Continuing Care Retirement Communities
Frequently Asked Questions
What is a Continuing Care Contract?
A continuing care contract is an agreement between a person 60 years or older and a continuing care provider. The contract includes a promise to provide a range of services at a CCRC for a period longer than one year in exchange for payment. Usually, but not always, the promise is effective for the life of the resident. Most continuing care contracts call for payment of an entrance fee and monthly fees. It is the promise to provide care, not the method of payment, which defines a continuing care contract. A continuing care contract may consist of one or a series of agreements.
What is a Life Care Contract?
A life care contract is a specific type of continuing care contract which includes all of the following promises by the provider to a resident:
- To provide all levels of care, including acute care and physicians' and surgeons' services;
- To provide that care for the resident's life;
- To provide a comprehensive continuum of care, including skilled nursing, under the ownership and supervision of the provider on, or adjacent to, the premises;
- That no change will be made in the monthly fee based on level of care or service; and,
- To subsidize residents who become financially unable to pay their monthly care fees.
What Types of Contracts are Available?
The terms and services provided under a continuing care contract vary significantly at different CCRCs. Some CCRCs may offer more than one type of contract. For example, contracts can differ in terms of costs and payment methods, services and service provisions, and memberships and proprietary interests. In addition, refundable and non-refundable contracts may be offered. A continuing care contract is a legal agreement between a resident and a CCRC provider. In general it provides for living accommodations and related services, including health care services, over the long term.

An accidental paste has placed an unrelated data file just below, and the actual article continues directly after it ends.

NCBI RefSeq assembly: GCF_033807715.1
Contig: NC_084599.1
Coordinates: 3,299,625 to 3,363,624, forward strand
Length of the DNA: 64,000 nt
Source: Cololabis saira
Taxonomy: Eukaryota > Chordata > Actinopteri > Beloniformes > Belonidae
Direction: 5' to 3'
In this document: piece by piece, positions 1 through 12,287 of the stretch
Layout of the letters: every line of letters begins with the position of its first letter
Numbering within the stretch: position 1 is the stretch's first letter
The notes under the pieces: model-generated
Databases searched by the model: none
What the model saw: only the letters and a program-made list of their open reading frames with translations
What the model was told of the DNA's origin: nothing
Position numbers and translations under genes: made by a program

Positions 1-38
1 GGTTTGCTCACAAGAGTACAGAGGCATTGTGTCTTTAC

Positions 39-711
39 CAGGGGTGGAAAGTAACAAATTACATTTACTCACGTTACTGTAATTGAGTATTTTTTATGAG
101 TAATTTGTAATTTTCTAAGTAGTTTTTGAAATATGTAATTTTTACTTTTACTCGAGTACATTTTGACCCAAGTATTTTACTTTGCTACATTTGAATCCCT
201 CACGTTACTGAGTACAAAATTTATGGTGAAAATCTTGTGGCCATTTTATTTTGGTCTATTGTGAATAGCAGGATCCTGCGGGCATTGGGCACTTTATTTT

Who Monitors Providers and Communities?
- Due to the length of time covered by continuing care contracts, as well as the substantial payments made by residents, the Legislature has enacted state laws requiring providers to meet certain financial and disclosure requirements.
- The California Department of Social Services (CDSS) is the State agency responsible for approving, monitoring, and regulating providers. Two branches within CDSS participate in this function.
- Local Community Care Licensing District Offices continually monitor CCRCs to ensure compliance with California's Community Care Licensing Laws regarding physical plant, accommodations, care and supervision, and quality of service.
- The Continuing Care Contracts Branch has the primary responsibility for overseeing continuing care contract providers. This branch evaluates provider applications to determine the financial feasibility of proposed communities and monitors the development of projects. Then, on an ongoing basis, the performance and financial condition of each provider is evaluated to assess their ability to fulfill contractual obligations to residents.
- Advice is received from the Continuing Care Advisory Committee. The members of this committee are experienced in the continuing care industry and are appointed by the Governor and the Legislature to assist the Continuing Care Contracts Branch.
How Does a Provider get Permission to Enter into Continuing Care Contracts?